Advice

On sober reminders

A few months ago, I took an overdose of beta blockers, and when I was in the ICU my heart stopped for almost a minute. The doctor showed me the chart where my heart was beating and then it wasn’t, although it was all rather difficult to comprehend at the time and the oxygen mask pushed on my glasses and made seeing clearly somewhat difficult. I remember wanting to ask the doctor if I could keep the chart, but thought that might be inappropriate. I wish I had asked now, because it would have been a sober reminder for moments like these.

I stayed in hospital for a few days and told no one where I was. I was so ashamed. As time went on, I was desperate to get out of that lonely and stale environment. When I got out, I felt so lost and wished I were back in the close quarters of predictable ward life. No one except my therapist knew about the attempt, and for weeks afterwards I wandered around in a surreal reality where my world had changed but the world in general had not, and everyone around me went on about their lives. I wanted to scream.

Soon enough, I returned to work. On the surface I appear to be doing alright. But in some ways, I’m not, and although I’m not exactly suicidal, I’m extremely uncomfortable with myself. I feel quietly desperate and lonely.

I don’t have a question, I just wanted to say that I don’t know how I feel about anything anymore, least of all myself.

 

Since you don’t have a question, I don’t really have an answer, but if I were you, I would go back to that hospital and request a copy of that chart, specifically whatever data and documentation they have of your heart stopping, and then I would go frame that shit.

You may be lost, but you’re alive. Please stay that way for as long as possible.

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7 thoughts on “On sober reminders

  1. Charlie says:

    @OP:
    For what it’s worth, I enjoyed your writing style for what I’ve seen so far. I hope you are able to continue writing, whether it’s only just you or for somebody else. Despite where you are right now, there’s still a part of you that’s able to find beautiful significance in the world.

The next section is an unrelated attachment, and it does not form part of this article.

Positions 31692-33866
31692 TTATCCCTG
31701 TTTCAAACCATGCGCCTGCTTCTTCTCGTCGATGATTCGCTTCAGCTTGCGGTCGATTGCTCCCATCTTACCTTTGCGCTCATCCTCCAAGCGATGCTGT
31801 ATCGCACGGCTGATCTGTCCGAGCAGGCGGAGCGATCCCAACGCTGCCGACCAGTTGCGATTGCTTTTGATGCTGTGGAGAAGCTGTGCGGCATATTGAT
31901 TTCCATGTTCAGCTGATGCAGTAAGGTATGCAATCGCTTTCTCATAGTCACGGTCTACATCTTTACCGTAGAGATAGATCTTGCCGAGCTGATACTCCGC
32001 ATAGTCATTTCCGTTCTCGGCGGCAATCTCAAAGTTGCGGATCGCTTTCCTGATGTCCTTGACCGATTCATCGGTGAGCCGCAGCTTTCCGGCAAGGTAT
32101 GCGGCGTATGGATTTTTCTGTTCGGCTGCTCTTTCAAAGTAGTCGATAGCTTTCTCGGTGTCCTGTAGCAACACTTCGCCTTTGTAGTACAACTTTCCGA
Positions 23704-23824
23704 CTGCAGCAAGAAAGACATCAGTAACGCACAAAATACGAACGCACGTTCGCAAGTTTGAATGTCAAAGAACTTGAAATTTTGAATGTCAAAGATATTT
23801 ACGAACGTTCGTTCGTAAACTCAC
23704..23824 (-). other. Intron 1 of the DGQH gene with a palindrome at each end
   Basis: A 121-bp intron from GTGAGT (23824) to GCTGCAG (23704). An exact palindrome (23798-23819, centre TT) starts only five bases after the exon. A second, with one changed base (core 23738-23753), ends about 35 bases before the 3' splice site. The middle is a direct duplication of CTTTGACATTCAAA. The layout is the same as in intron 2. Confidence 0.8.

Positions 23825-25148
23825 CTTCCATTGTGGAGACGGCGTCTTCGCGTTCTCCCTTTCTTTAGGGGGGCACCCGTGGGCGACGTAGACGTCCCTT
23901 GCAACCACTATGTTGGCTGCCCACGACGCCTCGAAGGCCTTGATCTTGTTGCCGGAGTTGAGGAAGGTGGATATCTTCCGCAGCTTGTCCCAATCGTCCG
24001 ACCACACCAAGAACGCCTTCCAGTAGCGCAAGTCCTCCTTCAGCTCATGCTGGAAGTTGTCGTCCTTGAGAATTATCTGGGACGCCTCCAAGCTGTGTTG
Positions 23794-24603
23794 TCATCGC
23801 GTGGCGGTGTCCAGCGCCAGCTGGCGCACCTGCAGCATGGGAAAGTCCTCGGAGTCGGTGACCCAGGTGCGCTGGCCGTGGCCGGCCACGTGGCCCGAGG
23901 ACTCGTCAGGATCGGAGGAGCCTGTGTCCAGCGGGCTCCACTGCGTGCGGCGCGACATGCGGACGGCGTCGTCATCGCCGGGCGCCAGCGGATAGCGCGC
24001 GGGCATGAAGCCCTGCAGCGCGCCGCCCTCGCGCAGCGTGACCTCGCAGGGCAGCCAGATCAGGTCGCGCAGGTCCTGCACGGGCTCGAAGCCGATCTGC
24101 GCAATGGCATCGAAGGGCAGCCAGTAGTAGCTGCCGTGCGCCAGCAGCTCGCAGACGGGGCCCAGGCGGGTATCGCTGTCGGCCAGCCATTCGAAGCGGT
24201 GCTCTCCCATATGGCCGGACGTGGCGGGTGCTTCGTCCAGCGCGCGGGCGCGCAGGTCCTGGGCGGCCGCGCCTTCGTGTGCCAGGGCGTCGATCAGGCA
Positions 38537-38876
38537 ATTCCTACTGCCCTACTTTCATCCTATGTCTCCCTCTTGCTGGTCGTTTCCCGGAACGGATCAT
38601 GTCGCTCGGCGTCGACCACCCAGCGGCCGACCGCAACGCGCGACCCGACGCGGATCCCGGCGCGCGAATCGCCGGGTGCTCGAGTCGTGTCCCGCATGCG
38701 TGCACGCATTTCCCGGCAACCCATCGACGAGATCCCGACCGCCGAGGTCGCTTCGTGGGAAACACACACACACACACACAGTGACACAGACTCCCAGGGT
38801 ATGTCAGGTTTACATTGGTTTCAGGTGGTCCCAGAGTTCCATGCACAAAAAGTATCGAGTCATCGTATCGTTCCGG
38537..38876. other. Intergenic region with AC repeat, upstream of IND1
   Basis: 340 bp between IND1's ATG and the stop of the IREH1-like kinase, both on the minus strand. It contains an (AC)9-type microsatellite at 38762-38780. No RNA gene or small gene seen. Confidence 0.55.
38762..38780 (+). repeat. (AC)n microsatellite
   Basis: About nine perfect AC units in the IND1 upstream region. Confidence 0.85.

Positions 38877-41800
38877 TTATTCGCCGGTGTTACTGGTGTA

After all, a copy of that chart is equally a piece of hard evidence and a abstract symbol of many possible meanings. What meanings, exactly? Its significance answer lies with you, its creator.

    You may not know how you feel about anything, but your act of creation (via writing, your day-to-day choices, etc.) is one way to give your elusive sense of self more chances to experiment and gain greater definition. I hope you continue to find the beauty and deeper meaning in things, and share them with others whenever you can.
    Who knows, you might be able to uplift or inspire somebody into a new way of thinking. Your letter did so for me, at least… *Sheepish smile*

    I hope your give yourself more time to explore more of what you’re capable of.

  2. UltraViolence says:

    “No one except my therapist knew about the attempt, and for weeks afterwards I wandered around in a surreal reality where my world had changed but the world in general had not, and everyone around me went on about their lives.”

    I experienced this in a completely different context recently, and it is really difficult to manage.

    • RocketGrunt says:

      I came to comment on that exact same quote. After my dad died, I didn’t have the words to describe how it felt that the world kept turning while my own world had stopped. I felt that sentence so hard I teared up a little.

    • WhoAmI says:

      Getting so close to death yet coming back and seeing the whole world still running without a care… It’s one of those experiences that can make you derealize real quick, but I feel like you can always turn it into something truly freeing in the long term instead.

  3. Lit says:

    Dear OP,
    Phone in before, bring chocolates, and know the ICU team will be relieved and delighted to hear you are alive and doing OK. You’ll get a copy of your records in no time.
    Please continue to take care of yourself, I hope you’re seeing your cardiologist regularly.
    I am truly grateful you are alive. It’s only been a week interning in ICU and I’m not dealing well with the amount of death. Your story is about the best news I could get about a patient in this context.
    I have sympathy for your bewilderment, and I kind of get the pain and distress. I’m sorry, and I’m rooting for you.
    Lots of love.

    • Lit says:

      I forgot to mention, but this is pretty important: what you describe is evocative of PTSD. It’s more common than I imagined; after a stay in ICU, a lot of people retain traumatic unconscious memories from invasive procedures or just the feeling of helplessness, even if they were appropriately sedated.

      If you have a psychiatrist or a therapist, talk to them. If you don’t, you should find one and go to at least a few sessions. Reading your medical records might also help.

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